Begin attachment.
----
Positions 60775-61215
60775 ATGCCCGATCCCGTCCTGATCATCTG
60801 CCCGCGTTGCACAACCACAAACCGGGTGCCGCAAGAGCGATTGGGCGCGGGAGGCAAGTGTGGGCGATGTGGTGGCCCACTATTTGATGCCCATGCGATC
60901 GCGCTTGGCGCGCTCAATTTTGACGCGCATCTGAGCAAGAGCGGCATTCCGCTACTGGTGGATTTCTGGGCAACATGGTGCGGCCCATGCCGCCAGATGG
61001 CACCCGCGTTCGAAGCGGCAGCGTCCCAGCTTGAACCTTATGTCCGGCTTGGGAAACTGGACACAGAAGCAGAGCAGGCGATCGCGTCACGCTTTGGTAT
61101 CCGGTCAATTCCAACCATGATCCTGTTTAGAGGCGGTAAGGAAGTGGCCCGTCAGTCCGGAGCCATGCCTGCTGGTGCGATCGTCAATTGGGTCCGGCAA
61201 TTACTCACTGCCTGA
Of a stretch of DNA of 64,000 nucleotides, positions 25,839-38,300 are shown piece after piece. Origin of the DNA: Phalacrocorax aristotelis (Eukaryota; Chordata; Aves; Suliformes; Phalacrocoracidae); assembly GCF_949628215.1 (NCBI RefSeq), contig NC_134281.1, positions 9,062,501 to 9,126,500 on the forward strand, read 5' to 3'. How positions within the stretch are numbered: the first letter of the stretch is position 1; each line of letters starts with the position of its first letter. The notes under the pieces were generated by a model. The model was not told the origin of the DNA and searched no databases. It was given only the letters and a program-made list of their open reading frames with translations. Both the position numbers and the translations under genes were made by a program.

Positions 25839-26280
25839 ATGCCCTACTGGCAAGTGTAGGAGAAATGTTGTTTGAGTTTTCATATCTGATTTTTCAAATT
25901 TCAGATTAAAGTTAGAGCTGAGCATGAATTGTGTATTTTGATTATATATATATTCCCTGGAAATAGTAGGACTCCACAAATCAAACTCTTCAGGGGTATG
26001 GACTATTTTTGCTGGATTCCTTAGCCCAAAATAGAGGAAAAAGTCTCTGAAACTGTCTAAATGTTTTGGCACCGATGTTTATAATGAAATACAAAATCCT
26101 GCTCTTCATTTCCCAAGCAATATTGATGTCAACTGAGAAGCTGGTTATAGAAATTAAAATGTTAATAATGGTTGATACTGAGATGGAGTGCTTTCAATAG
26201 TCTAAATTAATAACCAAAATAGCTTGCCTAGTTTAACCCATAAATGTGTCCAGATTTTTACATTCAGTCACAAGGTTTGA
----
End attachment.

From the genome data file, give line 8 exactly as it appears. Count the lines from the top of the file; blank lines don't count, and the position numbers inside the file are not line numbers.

Of a stretch of DNA of 64,000 nucleotides, positions 25,839-38,300 are shown piece after piece. Origin of the DNA: Phalacrocorax aristotelis (Eukaryota; Chordata; Aves; Suliformes; Phalacrocoracidae); assembly GCF_949628215.1 (NCBI RefSeq), contig NC_134281.1, positions 9,062,501 to 9,126,500 on the forward strand, read 5' to 3'. How positions within the stretch are numbered: the first letter of the stretch is position 1; each line of letters starts with the position of its first letter. The notes under the pieces were generated by a model. The model was not told the origin of the DNA and searched no databases. It was given only the letters and a program-made list of their open reading frames with translations. Both the position numbers and the translations under genes were made by a program.